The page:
Website Accessibility Checkpoints

Statement

The list below presents all the accessibility features implemented in this website and also briefly mentions their benefits.

  1. A meaningful text equivalent is provided for every image (e.g., via "alt"). Screen readers read it, text-only browsers display it, Google indexes it, and visual browsers can display it as a tooltip or on the status line.
  2. All information conveyed with color is also available without color, from context or markup and foreground and background color combinations provide sufficient contrast. People who cannot differentiate between certain colors and users with devices that have non-color or non-visual displays will receive the information.
  3. Appropriate markup language is used rather than images to convey information; header elements, mark up lists and mark up quotations are used to convey the document structure and cascading style sheets is used to control layout and presentation. Misusing markup for a presentation effect (e.g., using a table for layout or a header to change the font size) makes it difficult for users with specialized software to understand the organization of the page or to navigate through it. Cascading style sheets can be used to define different behaviors when accessed via a browser, a text-to-speech reader, a PDA or a printer. This helps a document to 'transform gracefully' across access media.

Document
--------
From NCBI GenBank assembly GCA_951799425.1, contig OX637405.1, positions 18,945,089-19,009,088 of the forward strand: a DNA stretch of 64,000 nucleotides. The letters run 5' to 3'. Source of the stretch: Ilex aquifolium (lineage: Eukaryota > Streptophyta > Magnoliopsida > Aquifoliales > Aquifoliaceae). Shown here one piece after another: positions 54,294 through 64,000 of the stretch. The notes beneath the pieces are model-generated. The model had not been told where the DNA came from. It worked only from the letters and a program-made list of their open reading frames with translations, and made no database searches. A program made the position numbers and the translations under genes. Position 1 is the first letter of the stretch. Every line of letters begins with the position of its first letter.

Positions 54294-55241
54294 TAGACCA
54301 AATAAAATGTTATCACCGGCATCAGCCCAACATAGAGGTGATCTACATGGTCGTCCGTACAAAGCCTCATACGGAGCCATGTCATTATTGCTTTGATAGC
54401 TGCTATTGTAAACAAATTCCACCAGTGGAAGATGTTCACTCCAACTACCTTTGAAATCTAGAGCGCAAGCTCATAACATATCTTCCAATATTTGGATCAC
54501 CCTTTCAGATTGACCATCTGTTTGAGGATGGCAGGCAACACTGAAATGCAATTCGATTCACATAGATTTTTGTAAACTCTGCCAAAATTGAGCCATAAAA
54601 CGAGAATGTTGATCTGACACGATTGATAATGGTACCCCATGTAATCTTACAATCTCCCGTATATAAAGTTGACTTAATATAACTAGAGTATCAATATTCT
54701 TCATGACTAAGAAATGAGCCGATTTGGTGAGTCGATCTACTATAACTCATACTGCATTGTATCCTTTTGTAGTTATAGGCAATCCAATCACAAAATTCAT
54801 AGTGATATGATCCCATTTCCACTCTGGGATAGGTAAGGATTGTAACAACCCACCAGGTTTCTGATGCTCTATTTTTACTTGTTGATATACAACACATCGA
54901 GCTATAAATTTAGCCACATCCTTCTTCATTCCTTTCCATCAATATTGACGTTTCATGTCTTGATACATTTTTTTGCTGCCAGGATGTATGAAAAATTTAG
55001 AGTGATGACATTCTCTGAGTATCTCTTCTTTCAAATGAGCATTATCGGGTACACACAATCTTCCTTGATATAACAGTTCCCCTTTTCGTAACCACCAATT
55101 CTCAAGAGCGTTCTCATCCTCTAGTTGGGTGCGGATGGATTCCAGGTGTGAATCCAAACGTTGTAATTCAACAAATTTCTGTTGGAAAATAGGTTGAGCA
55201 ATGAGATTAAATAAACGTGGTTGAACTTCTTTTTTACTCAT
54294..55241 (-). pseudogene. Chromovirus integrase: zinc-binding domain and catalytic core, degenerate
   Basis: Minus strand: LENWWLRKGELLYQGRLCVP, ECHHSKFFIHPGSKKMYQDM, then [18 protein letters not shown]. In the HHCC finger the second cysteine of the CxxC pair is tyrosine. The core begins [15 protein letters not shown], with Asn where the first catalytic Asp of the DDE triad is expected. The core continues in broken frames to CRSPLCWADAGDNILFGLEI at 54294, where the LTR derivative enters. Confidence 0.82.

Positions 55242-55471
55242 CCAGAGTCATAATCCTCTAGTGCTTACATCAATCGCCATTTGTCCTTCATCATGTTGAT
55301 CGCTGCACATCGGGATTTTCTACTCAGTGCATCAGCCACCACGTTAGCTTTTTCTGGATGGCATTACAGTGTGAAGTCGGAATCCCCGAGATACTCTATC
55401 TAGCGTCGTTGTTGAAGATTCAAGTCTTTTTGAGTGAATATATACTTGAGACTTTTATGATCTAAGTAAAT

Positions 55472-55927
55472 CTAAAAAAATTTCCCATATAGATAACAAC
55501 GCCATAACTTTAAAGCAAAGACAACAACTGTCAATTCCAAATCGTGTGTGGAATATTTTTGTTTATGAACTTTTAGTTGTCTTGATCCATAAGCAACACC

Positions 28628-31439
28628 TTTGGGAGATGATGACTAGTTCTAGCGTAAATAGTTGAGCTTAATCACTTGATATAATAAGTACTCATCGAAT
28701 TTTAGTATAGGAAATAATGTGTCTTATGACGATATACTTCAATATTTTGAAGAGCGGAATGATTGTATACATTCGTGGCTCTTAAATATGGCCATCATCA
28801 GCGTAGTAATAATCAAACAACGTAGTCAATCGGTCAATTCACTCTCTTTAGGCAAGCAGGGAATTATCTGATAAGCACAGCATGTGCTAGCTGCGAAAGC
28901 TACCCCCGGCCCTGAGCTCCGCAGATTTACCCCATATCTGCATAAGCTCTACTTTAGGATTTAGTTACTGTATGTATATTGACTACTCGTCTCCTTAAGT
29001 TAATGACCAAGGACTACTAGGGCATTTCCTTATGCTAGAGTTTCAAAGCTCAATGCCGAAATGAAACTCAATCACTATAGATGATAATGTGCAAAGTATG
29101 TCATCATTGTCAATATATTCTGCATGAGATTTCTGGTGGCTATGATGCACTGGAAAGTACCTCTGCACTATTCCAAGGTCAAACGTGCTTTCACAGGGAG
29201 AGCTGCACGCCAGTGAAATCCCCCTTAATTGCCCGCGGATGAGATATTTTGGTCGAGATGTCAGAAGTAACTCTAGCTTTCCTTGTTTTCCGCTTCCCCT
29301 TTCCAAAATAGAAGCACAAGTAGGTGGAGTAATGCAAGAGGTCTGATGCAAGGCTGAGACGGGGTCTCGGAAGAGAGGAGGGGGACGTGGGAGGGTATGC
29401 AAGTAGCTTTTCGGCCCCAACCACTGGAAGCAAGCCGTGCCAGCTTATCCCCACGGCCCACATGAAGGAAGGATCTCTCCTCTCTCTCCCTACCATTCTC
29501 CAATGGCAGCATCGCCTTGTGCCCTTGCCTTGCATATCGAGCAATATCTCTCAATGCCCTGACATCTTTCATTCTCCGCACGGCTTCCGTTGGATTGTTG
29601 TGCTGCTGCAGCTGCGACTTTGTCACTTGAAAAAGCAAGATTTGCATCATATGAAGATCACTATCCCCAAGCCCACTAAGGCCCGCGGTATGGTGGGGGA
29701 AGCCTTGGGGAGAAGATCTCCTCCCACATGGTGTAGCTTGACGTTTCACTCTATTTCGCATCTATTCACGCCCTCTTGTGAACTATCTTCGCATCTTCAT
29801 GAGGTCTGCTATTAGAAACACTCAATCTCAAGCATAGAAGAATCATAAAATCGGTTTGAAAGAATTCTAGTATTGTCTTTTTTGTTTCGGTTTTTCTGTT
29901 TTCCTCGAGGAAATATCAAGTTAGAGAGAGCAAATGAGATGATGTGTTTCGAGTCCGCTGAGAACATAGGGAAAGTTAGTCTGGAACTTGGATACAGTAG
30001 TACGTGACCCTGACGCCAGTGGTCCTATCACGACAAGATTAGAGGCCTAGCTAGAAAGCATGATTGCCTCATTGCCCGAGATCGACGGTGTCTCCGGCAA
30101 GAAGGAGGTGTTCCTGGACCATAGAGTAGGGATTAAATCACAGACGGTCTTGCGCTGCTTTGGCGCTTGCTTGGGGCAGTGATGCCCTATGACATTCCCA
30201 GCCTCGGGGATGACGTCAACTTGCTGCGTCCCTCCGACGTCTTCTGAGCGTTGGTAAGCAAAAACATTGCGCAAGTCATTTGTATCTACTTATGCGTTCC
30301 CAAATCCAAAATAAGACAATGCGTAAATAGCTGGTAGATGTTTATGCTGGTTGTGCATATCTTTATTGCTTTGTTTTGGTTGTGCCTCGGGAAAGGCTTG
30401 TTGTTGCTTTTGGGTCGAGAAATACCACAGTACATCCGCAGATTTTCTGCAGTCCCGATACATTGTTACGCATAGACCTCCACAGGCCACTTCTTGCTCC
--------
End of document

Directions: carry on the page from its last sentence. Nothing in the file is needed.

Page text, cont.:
4. The documents are organized so they may be read without style sheets. Web pages using style sheets are able to be read accurately by browsers that do not support style sheets and by browsers that have disabled the support for style sheets.
  5. The documents validate to published formal grammars. The DOCTYPE declaration should always be the first line in an XHTML document. It informs the validator which version of (X)HTML you're using and also lets the user agent know where to look for semantics if it needs to.
  6. The primary natural language of the document is defined. The screen reader software JAWS needs to know what language your pages are written in, so it can pronounce your words properly when it reads them aloud. This feature helps Google in the search, even if you are writing in English, but especially if you are writing in some other language.
  7. The expansion of each abbreviation or acronym in a document is specified. Google indexes the acronym title as well as the acronym itself, so people can find your site whether they search for the acronym or the spelled-out description.
  8. Relative units are used rather than absolute in style sheet property values for font sizes and line heights. The Windows IE will not allow readers to resize text that has been sized in pixels.
  9. Where scripts or other programmatic objects are turned off or not supported equivalent information is presented on an alternative accessible page. Pages still work with older browsers and people who choose or are forced to turn off features will still be able to receive the information.
  10. For scripts that should have used event handlers was provided an input device-independent solution making use of an unobtrusive JavaScript technique. Users must be able to interact with a user agent (and the document it renders) using the supported input and output devices of their choice and according to their needs.